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The Unconstitutional Solution That Today’s Troubled Students Need

A teenager named Eden* sits in the assistant principal’s office at Paradise Falls High School. Her eyes are red and cloudy, and she smells strongly of marijuana despite claiming she never smokes it. “Leave me f—— alone!” she screams.

With assistance from a female security guard, the administrator confiscates Eden’s weed pipe and a small bag of bud and suspends her for three days. Upon calling the girl’s home, the school learns from Eden’s mother that her daughter is in therapy. She had transferred Eden into this new school at the beginning of the academic year, with hopes of her making a fresh start, but Eden quickly made friends with other troubled teens who skipped school daily and spent their days in a city park across the street from the school.

A week after the marijuana incident, Eden got into a fight at the same park. The girl she attacked did not fight back, so Eden got another three-day suspension. The victim’s father told the school that his daughter had been friends with her attacker but that things went bad. He had recently received a text from Eden saying that he owed her 20 dollars for a sheet of LSD that she had given to his daughter.

Eden’s mother knew her daughter’s life was spiraling out of control but was at a loss about what to do. Unfortunately, school staff have little ability to help students like Eden and her mother.

Ultimately, Eden’s life crashed in over-the-top fashion when she was attacked by some other students in her own home after school. Although she answered the intruders’ knock with a steak knife in her hands, ready to fight, the two boys and a girl pushed past her, the female invader grabbing her knife. Eden was then beaten so badly that she suffered a concussion and was taken by ambulance to the hospital. Her forehead and face had several cuts, bumps, and bruises.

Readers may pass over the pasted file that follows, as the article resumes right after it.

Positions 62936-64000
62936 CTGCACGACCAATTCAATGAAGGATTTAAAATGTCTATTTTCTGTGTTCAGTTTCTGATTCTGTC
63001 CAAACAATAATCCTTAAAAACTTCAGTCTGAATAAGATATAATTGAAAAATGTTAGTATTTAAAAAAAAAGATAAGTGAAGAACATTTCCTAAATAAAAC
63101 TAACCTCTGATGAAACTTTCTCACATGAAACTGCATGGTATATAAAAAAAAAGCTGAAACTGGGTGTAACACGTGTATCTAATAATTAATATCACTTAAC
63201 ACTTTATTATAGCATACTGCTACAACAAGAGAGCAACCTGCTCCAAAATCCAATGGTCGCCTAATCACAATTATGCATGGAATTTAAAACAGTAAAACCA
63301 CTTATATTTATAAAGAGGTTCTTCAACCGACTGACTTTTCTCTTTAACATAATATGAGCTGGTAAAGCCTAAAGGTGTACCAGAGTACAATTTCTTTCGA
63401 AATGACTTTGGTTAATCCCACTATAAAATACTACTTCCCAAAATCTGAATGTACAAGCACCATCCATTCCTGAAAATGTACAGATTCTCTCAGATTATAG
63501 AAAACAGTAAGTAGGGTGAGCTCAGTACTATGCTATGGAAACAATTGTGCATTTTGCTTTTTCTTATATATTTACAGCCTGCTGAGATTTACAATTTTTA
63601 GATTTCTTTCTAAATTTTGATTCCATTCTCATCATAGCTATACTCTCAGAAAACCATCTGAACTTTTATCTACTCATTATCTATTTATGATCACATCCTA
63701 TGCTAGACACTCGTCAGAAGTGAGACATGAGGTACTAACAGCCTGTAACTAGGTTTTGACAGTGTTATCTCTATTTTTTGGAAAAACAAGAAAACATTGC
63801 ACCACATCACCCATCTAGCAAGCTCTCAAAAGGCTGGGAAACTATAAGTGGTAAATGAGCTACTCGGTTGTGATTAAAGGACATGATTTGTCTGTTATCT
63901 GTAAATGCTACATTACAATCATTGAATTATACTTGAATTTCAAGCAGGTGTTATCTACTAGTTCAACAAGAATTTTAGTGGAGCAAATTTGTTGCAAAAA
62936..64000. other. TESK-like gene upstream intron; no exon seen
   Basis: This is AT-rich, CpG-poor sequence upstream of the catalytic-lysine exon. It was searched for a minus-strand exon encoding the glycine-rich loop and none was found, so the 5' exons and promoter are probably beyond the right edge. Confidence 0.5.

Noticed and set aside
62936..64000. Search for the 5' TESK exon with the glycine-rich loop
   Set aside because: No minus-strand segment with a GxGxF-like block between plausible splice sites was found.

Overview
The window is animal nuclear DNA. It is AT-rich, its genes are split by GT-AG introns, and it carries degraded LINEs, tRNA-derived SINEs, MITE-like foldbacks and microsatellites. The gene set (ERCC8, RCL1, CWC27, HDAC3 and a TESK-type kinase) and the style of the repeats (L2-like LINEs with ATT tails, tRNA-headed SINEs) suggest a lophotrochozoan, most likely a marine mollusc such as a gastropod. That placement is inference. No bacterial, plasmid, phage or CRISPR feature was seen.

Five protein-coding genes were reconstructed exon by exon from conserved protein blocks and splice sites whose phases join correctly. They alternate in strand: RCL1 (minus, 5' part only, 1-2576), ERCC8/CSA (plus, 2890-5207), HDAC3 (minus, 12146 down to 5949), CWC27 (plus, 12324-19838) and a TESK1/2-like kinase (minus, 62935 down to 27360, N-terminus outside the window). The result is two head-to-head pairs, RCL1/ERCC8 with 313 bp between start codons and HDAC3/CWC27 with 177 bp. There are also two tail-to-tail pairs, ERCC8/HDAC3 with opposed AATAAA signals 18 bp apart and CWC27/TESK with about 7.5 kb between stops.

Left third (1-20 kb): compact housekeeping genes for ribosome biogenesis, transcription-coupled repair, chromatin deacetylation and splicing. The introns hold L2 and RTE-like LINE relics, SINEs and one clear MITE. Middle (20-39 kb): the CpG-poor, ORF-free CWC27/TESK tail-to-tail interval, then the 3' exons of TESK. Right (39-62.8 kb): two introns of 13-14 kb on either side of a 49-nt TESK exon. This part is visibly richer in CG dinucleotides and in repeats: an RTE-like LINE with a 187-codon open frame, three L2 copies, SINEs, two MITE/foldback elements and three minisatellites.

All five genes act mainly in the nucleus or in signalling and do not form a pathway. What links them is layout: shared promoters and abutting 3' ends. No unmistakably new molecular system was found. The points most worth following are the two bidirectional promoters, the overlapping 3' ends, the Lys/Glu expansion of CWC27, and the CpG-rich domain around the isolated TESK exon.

Floundering out of a pandemic, today’s public schools are likewise struggling in a collapsed society, rudderless with no anchor. And the unions, who fought against taking the alleged risk of teaching students in person, choosing instead to teach through computers to dulled audiences, are stupidly scratching their heads at what has happened to students since that ruinous mid-March day in 2020 when schools first went virtual.

But the floundering and the problems started long before the pandemic turned the physical lights off in our nation’s school buildings. The metaphorical lights began to dim in 1962 when the U.S. Supreme Court ruled in Engle v. Vitale that prayers cannot be said in public schools. A year later, the U.S. Supreme Court ruled in Abington School District v. Schempp (1963) that devotional Bible reading or any other government sponsored religious activities were unconstitutional.

The existential intellectuals who fought to chase God out of the schools have no replacement ideas. Do they really think everyone, particularly our students, can be ethical—avoiding fights and drugs and other misconduct—because of their innate goodness or their ability to reason?

There is currently a movement in the United States to reconsider the Roe v. Wade (1973) decision. If such a monumental case regarding abortion rights can be reconsidered, why can we not reconsider Engle v. Vitale and Abington School District v. Schempp and perhaps bring God back into our nation’s schools?

Students are in crisis, struggling with drugs, including deadly fentanyl. They engage in fights, truancy, and sexual perversion. They experience extreme apathy and identity confusion. Their minds are controlled by social media, which exacerbates all of these issues. When troubled teens are asked what they have hope in or what they look forward to, the common answer is “nothing.”

A social-emotional curriculum and culturally responsive teaching aren’t cures. They are man-made efforts, which only catalyze other problems.

It would be a divine miracle if the Bible were to be read and professed in every classroom in America, but it certainly seems doing so would go a long way toward resolving many of these moral and ethical struggles which plague today’s students. Faith and hope in a Higher Power are the only true cures.

*Names have been changed.

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W. J. Peters
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